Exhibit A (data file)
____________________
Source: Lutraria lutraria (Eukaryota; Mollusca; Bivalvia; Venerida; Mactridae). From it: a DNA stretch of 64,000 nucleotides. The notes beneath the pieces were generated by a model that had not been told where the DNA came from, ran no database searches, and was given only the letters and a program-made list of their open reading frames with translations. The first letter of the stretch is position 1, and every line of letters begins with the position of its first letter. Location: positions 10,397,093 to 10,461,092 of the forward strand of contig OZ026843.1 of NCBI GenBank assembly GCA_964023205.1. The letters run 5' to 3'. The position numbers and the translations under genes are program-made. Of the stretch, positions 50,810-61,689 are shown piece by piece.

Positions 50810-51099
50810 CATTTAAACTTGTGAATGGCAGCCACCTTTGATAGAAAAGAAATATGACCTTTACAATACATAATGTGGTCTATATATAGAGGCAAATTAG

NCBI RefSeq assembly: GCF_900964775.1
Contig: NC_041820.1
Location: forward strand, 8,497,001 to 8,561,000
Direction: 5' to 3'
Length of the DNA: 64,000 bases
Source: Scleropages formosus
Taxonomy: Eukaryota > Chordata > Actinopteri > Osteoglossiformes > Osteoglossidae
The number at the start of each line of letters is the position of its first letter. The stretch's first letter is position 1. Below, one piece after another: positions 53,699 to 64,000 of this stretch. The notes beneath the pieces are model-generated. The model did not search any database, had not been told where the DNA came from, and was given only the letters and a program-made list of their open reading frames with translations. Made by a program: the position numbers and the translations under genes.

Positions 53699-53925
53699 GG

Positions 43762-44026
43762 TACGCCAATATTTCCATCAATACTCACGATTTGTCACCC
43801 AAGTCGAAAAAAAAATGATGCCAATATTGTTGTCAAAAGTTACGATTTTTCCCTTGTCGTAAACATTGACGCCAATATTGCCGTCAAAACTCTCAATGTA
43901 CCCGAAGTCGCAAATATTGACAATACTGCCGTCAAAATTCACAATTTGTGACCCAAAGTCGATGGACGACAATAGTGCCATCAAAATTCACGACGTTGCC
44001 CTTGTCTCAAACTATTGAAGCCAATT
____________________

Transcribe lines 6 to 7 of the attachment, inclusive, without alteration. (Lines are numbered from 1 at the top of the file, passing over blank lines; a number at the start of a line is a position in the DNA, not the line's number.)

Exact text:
Location: forward strand, 8,497,001 to 8,561,000
Direction: 5' to 3'